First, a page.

The 2023 PGA Championship at Oak Hill was spectacular.
Brooks Koepka was a machine. His iron play was otherworldly. He simply didn’t miss or blink the whole week. On a course that all deemed as one of the toughest Major tests in years, Koepka created a blueprint for winning Majors with a complete game that showed not a single weakness.
Michael Block, the PGA pro from Arroyo Trabuco Golf Club in Mission Viejo, CA. provided another mesmerizing storyline. His T15 finish got him into next year’s PGA Championship. But his humble, everyman persona won the hearts of every golf fan around the world.
In a script that Hollywood wouldn’t even buy, Block jarred his tee shot on the par-3 15th on Sunday. The crowd reaction was more emphatic than a Tiger Roar. He got hugs from Rory McIlroy, unending love on social media, and reminded all of us that fairy tales do come true.
Feel free to read about these two great performances across the internet. There are hundreds of great pieces to peruse.
I want to talk about the fairway bunker on hole 16.
On Saturday, Corey Conners looked like his Major moment was taking shape. The Canadian possesses one of the silkiest swings in golf. He’s a walking stripe show. With a short game that was cooperating, Conners was methodically marching toward a final pairing on Sunday.
Then his drive on 16 found a bunker on the right side of the fairway. With 158 yards to the hole, he had a short-mid iron to the green. After a birdie on the previous hole, Conners was leading the tournament at 7-under.
Then disaster struck in the form of a bladed iron into the modest face of the bunker.
An imbedded ball, an awkward drop, a poor approach, and a two-putt double bogey effectively ended his PGA Championship.
Sure, he was T-2 and just one shot off the lead at the end of the 3rd round, but his confidence and game evaporated. He’d go on to shoot a 5-over 75 on Sunday for a T-12 final. But when you are leading a Major with little more than one round of golf left and end up T-12? That will sting for a while.
Sunday had all the hallmarks of a classic Major final day. Koepka was in position to win his 5th Major, a feat that puts him alongside Seve Ballesteros, Peter Thomson, and Byron Nelson among others. It’s truly rarified air. Only 14 golfers in history have more Major wins.
Viktor Hovland was tied with Brooks as the two teed off in the final pairing on Sunday. He looked as ready as any young player on the planet to win a Major. Hovland is a US Amateur winner, a Ryder Cupper, a 3-time PGA Tour winner, and the 6th ranked player in the world.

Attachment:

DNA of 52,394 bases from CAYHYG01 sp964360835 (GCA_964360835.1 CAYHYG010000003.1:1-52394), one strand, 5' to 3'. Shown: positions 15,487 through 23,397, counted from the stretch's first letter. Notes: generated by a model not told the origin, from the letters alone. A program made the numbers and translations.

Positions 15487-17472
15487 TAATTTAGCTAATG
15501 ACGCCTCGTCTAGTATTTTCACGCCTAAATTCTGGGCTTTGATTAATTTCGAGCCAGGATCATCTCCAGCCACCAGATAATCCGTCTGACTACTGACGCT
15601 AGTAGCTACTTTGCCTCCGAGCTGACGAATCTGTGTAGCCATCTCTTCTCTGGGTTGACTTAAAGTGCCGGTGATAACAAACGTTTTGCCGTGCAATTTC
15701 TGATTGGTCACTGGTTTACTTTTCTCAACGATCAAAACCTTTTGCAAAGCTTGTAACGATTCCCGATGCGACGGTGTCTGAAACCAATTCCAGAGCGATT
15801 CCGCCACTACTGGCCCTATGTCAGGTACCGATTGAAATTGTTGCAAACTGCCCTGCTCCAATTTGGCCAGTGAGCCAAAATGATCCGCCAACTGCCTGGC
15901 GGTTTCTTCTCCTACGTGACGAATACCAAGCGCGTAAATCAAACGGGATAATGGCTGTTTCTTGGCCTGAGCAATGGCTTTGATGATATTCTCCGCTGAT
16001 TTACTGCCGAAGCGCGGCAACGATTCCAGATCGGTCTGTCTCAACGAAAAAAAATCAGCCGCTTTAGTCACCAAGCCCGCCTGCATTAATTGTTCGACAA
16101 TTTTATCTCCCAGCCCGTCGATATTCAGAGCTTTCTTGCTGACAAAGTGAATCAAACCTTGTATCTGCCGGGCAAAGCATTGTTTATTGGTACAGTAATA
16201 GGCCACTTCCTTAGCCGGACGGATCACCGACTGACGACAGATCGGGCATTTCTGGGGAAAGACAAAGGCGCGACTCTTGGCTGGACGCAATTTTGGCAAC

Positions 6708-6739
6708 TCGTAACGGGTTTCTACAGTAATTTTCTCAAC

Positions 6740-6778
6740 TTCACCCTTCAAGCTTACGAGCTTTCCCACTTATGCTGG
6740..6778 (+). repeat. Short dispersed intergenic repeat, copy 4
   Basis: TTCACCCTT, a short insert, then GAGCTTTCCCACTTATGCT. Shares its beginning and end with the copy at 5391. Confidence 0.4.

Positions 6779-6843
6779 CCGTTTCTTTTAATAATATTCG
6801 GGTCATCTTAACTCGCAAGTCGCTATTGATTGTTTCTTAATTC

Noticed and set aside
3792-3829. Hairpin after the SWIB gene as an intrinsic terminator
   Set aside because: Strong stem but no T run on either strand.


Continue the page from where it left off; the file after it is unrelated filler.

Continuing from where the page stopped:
He had the experience and credentials. He was ready to take the next step.
Standing on the 16th tee, Hovland was one shot back with three holes to play. The stage was set for a dramatic finish that never materialized.
Hovland, like Conners, found the same bunker on the right side of the 16th fairway. And, like Conners, he bladed a short iron into the face that embedded.
It was like a glitch in the Matrix. Hovland ended up double bogeying the 16th just like Conners. Koepka, like a Champion with his foot on the gas threw a dart to 5 feet and made the birdie.
A one-shot lead for Koepka ballooned into a four-shot cushion with two holes to play.
The PGA Championship was effectively over.
Oak Hill proved itself as the consummate Major venue. Tough but fair. The Andrew Green renovations and new holes looked beautiful and challenged the best players in the world. A final winning score of 9-under indicates the perfect balance the PGA hoped they would get – a Major that revealed the best player in all phases of the game.
When golf historians look back, Koepka reaching five Major wins and the Cinderella story of Michael Block and his ace will no doubt grabs the headlines. But for Hovland and Conners, the fairway bunker on hole 16 will be the darkest cloud over a weekend that experienced torrential rains on Saturday.
If Hovland and Conners hit their drives one degree to the left, the amazing Sunday at Oak Hill may have looked very different. We will never know. The nasty bunker didn’t decide the PGA Championship, but no other hole – or single feature on a course filled with dramatic features – impacted the Championship more.